[Frontiers in Bioscience E4, 181-194, January 1, 2012]

Peripheral cholesterol, metabolic disorders and Alzheimer's disease

Maria Dolores Ledesma1, Carlos Gerardo Dotti 1,2,3

1Center for Molecular Biology Severo Ochoa CSIC-UAM, Madrid, Spain, 2VIB Department of Molecular and Developmental Genetics, 3 Catholic University of Leuven, Department of Human Genetics, Leuven, Belgium

TABLE OF CONTENTS

1. Abstract
2. Introduction
3. Peripheral cholesterol and AD
4. Cholesterol, diabetes and AD
5. Cholesterol, obesity and AD
6. Cholesterol, atherosclerosis and AD
7. Peripheral cholesterol as therapeutical target for metabolic disorders and AD
7.1. Reducing LDL cholesterol levels
7.2. Increasing HDL cholesterol levels
8.Perspective
9. Acknowledgements
10. References

1. ABSTRACT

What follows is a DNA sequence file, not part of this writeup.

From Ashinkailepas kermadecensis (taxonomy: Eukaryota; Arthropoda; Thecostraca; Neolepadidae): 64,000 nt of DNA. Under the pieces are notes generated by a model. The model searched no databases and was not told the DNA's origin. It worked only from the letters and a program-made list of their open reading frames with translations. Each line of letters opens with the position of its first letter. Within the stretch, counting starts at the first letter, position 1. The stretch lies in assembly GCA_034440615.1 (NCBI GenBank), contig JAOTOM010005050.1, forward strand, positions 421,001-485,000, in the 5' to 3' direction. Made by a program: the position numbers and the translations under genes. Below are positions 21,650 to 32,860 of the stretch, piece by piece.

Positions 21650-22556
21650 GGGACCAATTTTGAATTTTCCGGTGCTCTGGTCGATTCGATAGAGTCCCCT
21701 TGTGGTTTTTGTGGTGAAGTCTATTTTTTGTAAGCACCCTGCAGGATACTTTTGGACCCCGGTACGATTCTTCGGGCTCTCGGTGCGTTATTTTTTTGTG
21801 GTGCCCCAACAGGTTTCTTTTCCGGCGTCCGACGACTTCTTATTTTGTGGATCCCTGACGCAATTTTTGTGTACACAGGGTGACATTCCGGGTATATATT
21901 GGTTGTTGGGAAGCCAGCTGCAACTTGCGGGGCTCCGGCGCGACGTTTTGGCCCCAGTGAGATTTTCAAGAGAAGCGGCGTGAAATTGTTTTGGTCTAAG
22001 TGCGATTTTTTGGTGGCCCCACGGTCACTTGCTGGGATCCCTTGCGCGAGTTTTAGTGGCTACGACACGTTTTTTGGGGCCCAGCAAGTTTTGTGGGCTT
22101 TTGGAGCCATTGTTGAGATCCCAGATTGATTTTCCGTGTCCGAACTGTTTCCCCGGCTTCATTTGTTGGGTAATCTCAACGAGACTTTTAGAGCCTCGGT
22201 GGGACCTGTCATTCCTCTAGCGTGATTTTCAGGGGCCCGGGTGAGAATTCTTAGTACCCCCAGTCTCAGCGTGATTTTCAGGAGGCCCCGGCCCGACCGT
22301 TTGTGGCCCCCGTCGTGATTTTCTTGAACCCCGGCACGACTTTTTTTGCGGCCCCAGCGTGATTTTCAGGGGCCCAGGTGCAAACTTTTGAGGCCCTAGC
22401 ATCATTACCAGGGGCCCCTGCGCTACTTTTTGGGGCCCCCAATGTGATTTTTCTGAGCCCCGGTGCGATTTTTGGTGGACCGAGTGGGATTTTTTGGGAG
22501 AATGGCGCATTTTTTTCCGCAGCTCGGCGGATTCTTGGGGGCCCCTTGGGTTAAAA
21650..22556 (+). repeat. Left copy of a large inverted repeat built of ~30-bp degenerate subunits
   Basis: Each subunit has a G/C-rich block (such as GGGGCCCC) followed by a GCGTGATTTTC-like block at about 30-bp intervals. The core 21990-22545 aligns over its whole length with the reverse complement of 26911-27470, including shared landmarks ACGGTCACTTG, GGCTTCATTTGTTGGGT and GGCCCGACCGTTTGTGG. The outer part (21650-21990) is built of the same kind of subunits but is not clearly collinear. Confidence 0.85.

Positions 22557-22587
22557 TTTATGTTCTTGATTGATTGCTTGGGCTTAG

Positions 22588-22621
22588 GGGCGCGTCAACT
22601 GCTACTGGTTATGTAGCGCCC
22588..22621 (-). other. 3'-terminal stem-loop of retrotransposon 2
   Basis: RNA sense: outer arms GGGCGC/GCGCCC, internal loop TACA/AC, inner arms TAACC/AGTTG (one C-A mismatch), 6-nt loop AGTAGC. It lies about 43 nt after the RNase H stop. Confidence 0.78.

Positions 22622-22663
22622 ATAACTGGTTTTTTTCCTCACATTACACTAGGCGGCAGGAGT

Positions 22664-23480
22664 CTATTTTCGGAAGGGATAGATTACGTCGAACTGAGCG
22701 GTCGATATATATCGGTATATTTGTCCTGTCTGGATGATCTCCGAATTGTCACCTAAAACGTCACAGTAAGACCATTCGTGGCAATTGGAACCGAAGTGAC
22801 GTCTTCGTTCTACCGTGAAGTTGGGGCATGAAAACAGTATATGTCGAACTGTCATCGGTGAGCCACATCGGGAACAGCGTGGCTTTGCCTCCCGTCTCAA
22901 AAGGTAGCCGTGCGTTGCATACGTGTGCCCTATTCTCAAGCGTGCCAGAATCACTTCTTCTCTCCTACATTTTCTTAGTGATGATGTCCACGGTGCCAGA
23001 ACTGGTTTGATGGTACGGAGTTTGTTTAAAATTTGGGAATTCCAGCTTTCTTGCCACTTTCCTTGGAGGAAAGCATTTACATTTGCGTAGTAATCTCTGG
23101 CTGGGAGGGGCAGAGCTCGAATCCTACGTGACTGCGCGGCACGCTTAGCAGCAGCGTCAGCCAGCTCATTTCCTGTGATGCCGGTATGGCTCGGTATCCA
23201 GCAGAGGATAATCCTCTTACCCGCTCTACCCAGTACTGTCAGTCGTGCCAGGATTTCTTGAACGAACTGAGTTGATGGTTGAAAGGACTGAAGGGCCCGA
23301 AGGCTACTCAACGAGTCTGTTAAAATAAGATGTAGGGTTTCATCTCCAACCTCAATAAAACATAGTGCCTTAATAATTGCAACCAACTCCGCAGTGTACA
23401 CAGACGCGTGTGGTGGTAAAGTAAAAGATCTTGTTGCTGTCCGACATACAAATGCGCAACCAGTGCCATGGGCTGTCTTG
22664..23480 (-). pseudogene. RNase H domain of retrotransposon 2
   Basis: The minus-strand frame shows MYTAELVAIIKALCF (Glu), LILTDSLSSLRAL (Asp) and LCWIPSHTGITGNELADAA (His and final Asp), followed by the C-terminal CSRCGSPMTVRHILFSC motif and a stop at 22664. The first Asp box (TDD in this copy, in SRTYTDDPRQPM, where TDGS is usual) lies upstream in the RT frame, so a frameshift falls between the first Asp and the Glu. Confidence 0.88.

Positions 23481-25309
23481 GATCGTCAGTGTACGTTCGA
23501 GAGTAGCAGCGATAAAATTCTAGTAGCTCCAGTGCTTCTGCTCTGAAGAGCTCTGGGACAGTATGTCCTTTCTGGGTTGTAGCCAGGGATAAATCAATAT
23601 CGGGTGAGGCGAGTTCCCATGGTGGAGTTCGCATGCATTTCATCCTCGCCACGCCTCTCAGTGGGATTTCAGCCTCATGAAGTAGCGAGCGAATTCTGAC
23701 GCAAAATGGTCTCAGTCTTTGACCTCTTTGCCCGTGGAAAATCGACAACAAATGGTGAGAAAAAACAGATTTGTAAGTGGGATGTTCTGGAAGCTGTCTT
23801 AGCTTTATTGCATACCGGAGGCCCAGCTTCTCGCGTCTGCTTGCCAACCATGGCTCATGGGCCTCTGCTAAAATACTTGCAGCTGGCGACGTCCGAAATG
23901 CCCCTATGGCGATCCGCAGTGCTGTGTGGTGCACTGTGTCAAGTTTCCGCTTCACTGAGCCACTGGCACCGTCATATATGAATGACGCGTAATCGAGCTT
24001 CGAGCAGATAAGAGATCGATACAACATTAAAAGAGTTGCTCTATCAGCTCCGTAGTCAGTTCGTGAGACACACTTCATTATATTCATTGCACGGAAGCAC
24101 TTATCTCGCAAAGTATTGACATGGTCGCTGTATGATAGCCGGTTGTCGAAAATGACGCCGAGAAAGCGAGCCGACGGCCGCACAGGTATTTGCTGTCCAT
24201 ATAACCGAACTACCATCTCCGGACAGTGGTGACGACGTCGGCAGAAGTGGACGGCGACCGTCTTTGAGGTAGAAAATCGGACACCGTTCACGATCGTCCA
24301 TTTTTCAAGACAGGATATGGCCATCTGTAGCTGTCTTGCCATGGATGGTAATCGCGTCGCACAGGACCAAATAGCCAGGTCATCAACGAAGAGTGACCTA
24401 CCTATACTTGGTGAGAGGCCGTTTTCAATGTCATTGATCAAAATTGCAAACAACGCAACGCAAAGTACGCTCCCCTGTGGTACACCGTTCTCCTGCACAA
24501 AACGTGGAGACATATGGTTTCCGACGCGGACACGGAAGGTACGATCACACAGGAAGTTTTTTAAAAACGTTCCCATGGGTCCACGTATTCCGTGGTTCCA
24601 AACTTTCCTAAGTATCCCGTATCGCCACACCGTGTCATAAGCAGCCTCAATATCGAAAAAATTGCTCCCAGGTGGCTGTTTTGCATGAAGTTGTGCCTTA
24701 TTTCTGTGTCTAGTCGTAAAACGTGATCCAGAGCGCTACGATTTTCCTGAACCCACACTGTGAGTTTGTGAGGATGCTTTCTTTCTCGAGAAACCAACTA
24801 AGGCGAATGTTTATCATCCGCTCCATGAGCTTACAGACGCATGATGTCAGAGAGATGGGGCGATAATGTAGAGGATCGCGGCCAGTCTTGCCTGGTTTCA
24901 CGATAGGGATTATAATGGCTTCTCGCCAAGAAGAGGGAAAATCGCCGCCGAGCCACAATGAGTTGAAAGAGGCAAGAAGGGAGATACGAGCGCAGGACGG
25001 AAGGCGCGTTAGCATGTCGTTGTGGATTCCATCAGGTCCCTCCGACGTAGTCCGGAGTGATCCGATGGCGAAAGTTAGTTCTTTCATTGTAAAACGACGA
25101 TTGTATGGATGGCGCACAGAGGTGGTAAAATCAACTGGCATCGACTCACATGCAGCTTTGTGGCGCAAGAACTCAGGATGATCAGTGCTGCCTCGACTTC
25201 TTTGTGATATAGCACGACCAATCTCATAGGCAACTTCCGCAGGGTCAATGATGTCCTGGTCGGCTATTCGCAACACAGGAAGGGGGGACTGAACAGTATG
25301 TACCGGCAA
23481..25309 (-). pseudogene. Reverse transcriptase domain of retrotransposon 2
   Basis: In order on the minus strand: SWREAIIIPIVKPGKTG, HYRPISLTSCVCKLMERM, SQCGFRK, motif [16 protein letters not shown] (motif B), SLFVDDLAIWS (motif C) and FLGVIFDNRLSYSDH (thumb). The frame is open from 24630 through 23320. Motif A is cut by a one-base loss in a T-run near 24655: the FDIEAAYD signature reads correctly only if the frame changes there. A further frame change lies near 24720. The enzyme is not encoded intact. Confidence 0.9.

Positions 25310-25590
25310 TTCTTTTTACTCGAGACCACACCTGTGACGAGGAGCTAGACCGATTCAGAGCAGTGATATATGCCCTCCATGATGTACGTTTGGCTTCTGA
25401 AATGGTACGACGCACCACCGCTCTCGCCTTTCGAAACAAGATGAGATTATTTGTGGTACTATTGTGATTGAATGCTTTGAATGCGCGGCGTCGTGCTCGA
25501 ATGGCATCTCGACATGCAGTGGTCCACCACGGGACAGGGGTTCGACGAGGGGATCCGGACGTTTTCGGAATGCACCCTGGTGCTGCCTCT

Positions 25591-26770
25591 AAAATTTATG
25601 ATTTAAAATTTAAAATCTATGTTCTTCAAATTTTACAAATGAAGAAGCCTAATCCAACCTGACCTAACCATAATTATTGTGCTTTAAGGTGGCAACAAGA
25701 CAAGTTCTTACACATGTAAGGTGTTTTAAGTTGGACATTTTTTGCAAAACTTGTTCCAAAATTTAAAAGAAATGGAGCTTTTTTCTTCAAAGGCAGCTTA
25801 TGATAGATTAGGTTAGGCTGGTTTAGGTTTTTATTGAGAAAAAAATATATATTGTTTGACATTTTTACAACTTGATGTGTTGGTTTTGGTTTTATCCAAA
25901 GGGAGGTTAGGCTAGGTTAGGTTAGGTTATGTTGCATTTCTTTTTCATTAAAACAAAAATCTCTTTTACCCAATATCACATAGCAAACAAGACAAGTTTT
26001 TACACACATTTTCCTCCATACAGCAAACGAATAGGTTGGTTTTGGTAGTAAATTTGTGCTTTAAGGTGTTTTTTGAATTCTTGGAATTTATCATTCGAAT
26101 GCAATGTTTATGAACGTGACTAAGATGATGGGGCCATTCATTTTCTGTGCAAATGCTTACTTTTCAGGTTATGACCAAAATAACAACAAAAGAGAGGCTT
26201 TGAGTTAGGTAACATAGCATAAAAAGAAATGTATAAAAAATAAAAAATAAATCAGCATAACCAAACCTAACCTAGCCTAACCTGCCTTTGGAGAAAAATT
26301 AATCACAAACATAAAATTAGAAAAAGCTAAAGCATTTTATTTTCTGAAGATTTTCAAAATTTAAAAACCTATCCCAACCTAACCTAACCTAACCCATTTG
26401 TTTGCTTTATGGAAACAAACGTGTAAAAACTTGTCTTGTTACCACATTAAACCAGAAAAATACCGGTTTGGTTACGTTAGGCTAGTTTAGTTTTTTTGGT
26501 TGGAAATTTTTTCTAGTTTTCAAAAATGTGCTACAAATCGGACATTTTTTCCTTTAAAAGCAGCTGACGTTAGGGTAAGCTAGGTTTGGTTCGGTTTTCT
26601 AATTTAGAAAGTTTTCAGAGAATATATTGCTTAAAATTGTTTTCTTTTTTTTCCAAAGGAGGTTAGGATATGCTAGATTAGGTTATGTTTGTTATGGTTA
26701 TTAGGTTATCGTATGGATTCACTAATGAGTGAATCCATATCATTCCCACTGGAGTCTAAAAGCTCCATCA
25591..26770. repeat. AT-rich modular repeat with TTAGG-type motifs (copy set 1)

Strong correlations have been made between high levels of blood cholesterol and the risk to suffer Alzheimer's disease (AD). The question arises on how a peripheral event contributes to a disease that so severely affects the integrity and function of the Central Nervous System. Hypercholesterolemia has been also associated to peripheral metabolic disorders like diabetes, obesity or atherosclerosis that, in turn, predispose to AD. Here we review data, which point to alterations in blood cholesterol levels as a link between these metabolic disorders and AD. We describe and discuss common, cholesterol-related, molecular mechanisms and strategies to fight these conditions that, altogether, constitute a major cause of death in our societies.